Return to Sermon Archive



Smart Stuff

June 3, 2001

Acts 2:1-21

By Tony Grant

I invite you to turn in your Bibles to the book of Acts chapter 2 and follow along as I read verses 1-21. "Let anyone who has an ear listen to what the Spirit says to the churches." (RV2:29).

1 And when the day of Pentecost was fully come, they were all with one accord in one place.

2 And suddenly there came a sound from heaven as of a rushing mighty wind, and it filled all the house where they were sitting.

3 And there appeared unto them cloven tongues like as of fire, and it sat upon each of them.

4 And they were all filled with the Holy Ghost, and began to speak with other tongues, as the Spirit gave them utterance.

5 And there were dwelling at Jerusalem Jews, devout men, out of every nation under heaven.

6 Now when this was noised abroad, the multitude came together, and were confounded, because that every man heard them speak in his own language.

7 And they were all amazed and marvelled, saying one to another, Behold, are not all these which speak Galilaeans?

8 And how hear we every man in our own tongue, wherein we were born?

9 Parthians, and Medes, and Elamites, and the dwellers in Mesopotamia, and in Judaea, and Cappadocia, in Pontus, and Asia,

10 Phrygia, and Pamphylia, in Egypt, and in the parts of Libya about Cyrene, and strangers of Rome, Jews and proselytes,

11 Cretes and Arabians, we do hear them speak in our tongues the wonderful works of God.

12 And they were all amazed, and were in doubt, saying one to another, What meaneth this?

13 Others mocking said, These men are full of new wine.

14 But Peter, standing up with the eleven, lifted up his voice, and said unto them, Ye men of Judaea, and all ye that dwell at Jerusalem, be this known unto you, and hearken to my words:

15 For these are not drunken, as ye suppose, seeing it is but the third hour of the day.

16 But this is that which was spoken by the prophet Joel;

17 And it shall come to pass in the last days, saith God, I will pour out of my Spirit upon all flesh: and your sons and your daughters shall prophesy, and your young men shall see visions, and your old men shall dream dreams:

18 And on my servants and on my handmaidens I will pour out in those days of my Spirit; and they shall prophesy:

19 And I will show wonders in heaven above, and signs in the earth beneath; blood, and fire, and vapour of smoke:

20 The sun shall be turned into darkness, and the moon into blood, before that great and notable day of the Lord come:

21 And it shall come to pass, that whosoever shall call on the name of the Lord shall be saved.

Amen. The Word of God. Thanks be to God.


Smart Stuff

Everything is getting "smart" these days. Mobil Oil has introduced its "Smart Pass," a gadget you simply wave at a gas pump and you can immediately fill you car with fuel and be on your way - no more credit cards and no more cash. In the prototype stage of development is the next generation of the "smart car," which gauges the distance between your vehicle and the car in front of you and automatically slows your car down when that distance narrows beyond safe limits. In cities all across the country, architects are designing and builders are constructing smart buildings. These smart buildings control every aspect of a building's energy, security and communications through an integrated network that can do everything from relaying a telephone call to wherever a person might be in the building to automatically turning off lights when a room is empty.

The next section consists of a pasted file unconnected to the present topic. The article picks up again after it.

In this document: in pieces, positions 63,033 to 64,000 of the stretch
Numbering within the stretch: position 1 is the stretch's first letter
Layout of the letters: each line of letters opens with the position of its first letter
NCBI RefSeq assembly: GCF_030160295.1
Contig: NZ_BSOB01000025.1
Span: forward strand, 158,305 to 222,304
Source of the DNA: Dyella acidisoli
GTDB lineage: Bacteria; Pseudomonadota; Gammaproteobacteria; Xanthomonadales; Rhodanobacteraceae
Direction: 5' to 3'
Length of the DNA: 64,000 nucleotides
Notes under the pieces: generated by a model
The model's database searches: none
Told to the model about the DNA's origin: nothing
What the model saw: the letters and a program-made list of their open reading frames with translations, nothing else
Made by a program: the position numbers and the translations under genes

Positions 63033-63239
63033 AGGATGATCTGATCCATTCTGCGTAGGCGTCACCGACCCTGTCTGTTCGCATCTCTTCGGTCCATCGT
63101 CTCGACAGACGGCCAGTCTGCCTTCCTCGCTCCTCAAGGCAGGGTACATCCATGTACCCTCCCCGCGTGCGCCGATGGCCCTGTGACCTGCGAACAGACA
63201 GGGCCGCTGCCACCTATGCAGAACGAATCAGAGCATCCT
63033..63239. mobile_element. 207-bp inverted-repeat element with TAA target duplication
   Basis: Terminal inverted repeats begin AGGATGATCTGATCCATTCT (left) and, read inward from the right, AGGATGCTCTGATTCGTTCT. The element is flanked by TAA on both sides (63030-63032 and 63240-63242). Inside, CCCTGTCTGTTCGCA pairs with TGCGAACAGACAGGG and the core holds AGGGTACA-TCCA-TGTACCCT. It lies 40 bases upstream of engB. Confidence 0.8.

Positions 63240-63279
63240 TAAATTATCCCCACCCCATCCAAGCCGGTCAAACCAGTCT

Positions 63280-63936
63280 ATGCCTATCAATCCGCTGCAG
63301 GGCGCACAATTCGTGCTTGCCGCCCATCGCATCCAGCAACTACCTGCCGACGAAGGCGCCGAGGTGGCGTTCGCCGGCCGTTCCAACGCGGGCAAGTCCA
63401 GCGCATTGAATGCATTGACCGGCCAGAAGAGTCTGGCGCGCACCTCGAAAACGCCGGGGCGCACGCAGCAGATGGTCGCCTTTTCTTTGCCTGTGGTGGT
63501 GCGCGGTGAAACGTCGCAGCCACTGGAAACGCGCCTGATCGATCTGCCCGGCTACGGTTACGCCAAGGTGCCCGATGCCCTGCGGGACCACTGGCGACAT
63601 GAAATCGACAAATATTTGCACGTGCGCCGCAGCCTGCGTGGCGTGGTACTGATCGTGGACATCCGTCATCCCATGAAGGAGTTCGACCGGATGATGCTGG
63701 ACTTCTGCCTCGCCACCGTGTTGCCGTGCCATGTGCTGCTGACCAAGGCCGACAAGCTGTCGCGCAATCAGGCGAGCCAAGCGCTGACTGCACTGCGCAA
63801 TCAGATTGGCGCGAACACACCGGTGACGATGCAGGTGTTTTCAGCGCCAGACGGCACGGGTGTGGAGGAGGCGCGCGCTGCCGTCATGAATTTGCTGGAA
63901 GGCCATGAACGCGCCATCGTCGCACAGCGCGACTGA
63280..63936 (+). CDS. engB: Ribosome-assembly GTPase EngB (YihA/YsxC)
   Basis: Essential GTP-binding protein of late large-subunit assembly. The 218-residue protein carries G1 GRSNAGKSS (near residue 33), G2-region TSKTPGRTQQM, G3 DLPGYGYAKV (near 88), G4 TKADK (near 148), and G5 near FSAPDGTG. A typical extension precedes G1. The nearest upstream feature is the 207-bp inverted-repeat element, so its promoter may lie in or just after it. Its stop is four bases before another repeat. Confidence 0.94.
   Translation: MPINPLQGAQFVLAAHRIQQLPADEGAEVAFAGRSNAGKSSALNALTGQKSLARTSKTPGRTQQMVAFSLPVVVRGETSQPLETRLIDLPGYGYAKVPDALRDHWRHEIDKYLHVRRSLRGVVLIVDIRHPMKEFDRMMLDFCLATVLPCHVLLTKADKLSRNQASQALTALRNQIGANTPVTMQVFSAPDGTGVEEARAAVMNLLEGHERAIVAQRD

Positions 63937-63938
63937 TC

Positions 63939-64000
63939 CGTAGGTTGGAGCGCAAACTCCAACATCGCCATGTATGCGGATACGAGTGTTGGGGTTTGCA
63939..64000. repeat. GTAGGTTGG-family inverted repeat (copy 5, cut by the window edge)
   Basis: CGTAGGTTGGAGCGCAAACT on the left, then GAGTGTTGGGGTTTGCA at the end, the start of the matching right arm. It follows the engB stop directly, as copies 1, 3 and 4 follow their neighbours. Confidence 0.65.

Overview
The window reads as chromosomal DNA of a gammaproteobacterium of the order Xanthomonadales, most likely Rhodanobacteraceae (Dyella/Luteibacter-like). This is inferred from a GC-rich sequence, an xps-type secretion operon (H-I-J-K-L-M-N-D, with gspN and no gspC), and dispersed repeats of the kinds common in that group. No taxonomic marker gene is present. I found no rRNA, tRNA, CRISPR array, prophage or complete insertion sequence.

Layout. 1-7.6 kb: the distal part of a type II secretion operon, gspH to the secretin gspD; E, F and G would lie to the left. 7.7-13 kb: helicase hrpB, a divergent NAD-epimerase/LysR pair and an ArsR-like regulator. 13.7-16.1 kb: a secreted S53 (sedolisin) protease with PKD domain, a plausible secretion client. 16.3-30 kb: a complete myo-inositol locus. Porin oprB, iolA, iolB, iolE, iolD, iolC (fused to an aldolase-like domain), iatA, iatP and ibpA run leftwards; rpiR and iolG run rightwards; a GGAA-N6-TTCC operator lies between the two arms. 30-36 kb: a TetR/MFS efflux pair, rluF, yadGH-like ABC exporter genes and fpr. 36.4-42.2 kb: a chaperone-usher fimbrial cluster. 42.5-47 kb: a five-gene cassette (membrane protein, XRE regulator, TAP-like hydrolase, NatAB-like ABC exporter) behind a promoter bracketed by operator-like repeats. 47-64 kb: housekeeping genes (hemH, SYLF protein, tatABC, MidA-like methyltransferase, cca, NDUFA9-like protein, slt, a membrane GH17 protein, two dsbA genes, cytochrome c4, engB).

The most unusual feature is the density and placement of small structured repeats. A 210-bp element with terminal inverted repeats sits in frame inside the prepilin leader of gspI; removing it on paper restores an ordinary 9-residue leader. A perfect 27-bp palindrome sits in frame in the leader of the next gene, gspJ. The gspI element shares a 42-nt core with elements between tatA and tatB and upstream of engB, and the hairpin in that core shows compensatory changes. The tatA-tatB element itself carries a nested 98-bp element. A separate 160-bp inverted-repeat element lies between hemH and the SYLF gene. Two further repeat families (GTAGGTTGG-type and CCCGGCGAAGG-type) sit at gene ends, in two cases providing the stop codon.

Just how did these cards, cars, gadgets, and buildings get so smart? The answer, of course, is the ubiquitous "chip" - that micro-thin wafer that renders an ordinary card, or gadget, more useful. The object is transformed, if you will, because now it possesses something - a chip - that it did not possess previously. And that, believe it or not, brings us to our text.

Smart People

The disciples of Jesus were huddled in Jerusalem following his Ascension. They were waiting, but were not sure what they were waiting for. Jesus had told them to wait in Jerusalem for "the promise of the Father," that soon they would be "baptized with the Holy Spirit." He further told them that, as a result of this outpouring of the Holy Spirit, they were to give witness of the risen Christ wherever they happened to go.

The immediate consequence of this being filled with the Spirit was that as each person spoke, his or her message was heard in the languages of the various international visitors to Jerusalem. Almost just as immediately, questions began to arise. How did these natives learn to speak my language? Don't they come from that cultural backwater, Galilee? How did these guys get so smart? The onlookers said, "They are either mighty smart or mighty drunk ,and they are probably drunk."

Now this brings up another question that is still very much with us today. Religious people are generally considered to be not as smart as non-religious people. Einstein was smart. He taught us some things about the world around us. Steven Hawkings is smart. He also deals in the world around us. I saw a survey the other day listing the smartest people in the twentieth century. Carl Sagan was up near the top. But I noticed this: Not one religious figure was on the list--not the pope, not Billy Graham, not Mahatma Gandhi Not Martin Luther King, no religious people were thought of as being the smartest people of the century. This illustrates a bias against religion that I find everywhere, even among religious people. The belief is that religious people are kind of dumb and all the real smart folks are non-religious. We are kind of dumb you see because we believe in all sorts of strange things--like God, and heaven and a soul. And smart people are smart because they believe in what we would call common sense or ordinary reality.